Mind the gap

This week I’ve sent a second draft of my work in progress, Jacob’s Ladder to my agent. She’s kindly (bravely?) agreed to read what I’ve got so far. She’s going on holiday for a week so luckily will not be too quick to respond. I need a break! So now I have a gap, a strange hiatus. As Matt Haig,(@matthaig1) the author of Reasons to stay alive, recently posted: ‘my mind is all dressed up with nowhere to go’. And it’s fixing on all kinds of oddities.

Brain too busy to concentrate on reading, I sat on the tube yesterday watching the view going past, but was distracted by the two empty seats opposite. As the train moved, they moved. And not just with the twists and turns of the carriage but up and down; as the train slowed down for a station, they rose like dough, then subsided as the train came to a standstill. Utterly fascinating. Eventually the passenger opposite, no doubt imagining I was talking to my daughter about him, smacked his copy of the Metro down on one of them and glared at me. So much for the Phenomenon of the Breathing Seats – an idea for the next Sherlock Holmes story perhaps…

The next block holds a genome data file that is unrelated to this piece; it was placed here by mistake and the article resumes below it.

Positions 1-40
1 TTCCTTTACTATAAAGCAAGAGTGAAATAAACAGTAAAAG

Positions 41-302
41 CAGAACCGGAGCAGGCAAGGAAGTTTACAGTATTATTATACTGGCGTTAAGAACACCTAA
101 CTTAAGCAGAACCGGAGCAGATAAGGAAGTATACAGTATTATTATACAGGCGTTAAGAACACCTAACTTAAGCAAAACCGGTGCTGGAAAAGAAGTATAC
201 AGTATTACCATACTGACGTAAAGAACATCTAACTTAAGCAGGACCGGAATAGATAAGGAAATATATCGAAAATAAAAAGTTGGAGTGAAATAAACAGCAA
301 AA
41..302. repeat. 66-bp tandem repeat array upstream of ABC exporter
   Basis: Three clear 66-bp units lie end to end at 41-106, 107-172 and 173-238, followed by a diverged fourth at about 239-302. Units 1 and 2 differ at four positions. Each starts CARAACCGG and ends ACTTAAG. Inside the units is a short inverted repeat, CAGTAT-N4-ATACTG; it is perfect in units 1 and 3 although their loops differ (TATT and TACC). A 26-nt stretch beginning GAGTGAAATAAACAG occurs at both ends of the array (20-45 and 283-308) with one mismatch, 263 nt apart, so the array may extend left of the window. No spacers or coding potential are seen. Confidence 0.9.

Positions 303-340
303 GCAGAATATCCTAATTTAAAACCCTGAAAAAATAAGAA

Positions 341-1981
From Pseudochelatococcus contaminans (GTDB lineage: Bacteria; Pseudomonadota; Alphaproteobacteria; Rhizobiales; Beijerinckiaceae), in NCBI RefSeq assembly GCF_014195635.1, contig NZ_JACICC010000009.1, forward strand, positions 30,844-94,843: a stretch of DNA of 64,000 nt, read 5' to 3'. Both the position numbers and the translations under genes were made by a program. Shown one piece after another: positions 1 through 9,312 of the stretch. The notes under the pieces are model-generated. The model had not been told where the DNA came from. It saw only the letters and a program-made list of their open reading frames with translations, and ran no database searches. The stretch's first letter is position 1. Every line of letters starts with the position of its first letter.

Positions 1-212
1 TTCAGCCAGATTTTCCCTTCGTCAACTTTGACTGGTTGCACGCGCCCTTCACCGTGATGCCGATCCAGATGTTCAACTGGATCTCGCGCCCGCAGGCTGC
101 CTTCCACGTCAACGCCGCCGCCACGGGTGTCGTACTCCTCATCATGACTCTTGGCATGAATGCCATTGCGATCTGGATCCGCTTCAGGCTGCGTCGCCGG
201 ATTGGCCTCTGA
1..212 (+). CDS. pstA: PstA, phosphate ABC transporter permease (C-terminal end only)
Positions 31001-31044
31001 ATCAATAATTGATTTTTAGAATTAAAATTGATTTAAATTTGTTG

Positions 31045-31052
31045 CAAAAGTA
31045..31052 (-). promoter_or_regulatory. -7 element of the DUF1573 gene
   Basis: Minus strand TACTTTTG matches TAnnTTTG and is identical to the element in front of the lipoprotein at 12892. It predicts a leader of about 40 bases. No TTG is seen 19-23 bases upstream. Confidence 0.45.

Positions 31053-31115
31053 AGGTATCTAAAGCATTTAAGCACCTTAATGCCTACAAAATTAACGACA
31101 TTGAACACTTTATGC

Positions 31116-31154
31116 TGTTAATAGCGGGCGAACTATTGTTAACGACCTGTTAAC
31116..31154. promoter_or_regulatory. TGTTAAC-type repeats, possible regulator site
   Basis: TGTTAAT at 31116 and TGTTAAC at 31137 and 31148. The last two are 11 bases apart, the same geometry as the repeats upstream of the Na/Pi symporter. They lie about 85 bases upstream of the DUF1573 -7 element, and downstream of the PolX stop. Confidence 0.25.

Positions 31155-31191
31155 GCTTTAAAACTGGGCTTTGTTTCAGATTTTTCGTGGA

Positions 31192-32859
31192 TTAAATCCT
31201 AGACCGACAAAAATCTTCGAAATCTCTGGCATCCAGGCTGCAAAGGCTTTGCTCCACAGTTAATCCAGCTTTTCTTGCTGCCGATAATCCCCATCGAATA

I’ve also found I’m distracted by the slightest things – hyper vigilant. Giving a friend a lift to the station he remarked on my acute (obsessive) observation. Shouldn’t I be watching the road? Oh look at that bright pink pair of trousers, odd way of walking, over-dressed for the weather, overweight, undernourished etc. Oh brave new world that has such people in it!

It’s like emerging into the light after watching a film in black and white. Mind you I have spent several months struggling to keep my family safe in a grey, post-war Britain of continuing rationing with the threat of national service hanging over me… Living through the Great Smog and the Big Freeze of the 50s and 60s.

Until I started researching this novel I hadn’t realised that national service went on until the beginning of the 1960s. Richard Vinen’s  National Service: Conscription in Britain 1945 – 63, Allen-Lane, which I read last year, is an absorbing and well-researched book which, coupled with RAF stories from my late father, was invaluable. Young men (and some women) spent 18 months to two years in the army building up a reserve in the event of another war.  A few lucky ones had the chance to travel and see the world; a few unlucky ones served in Korea and never came back. Most spent their time square-bashing, polishing and cleaning their uniforms, and trying to keep warm.  And when they were demobbed most were thrilled to leave the army and get on with real life.

Eighteen months of struggle – so, not dissimilar to my experience of writing this novel! I’m demob happy. Is that what this craziness is about? Eighteen months of hard work. Then back to civvy street.

Only once my agent gets back to me, I’ll no doubt have to start again…

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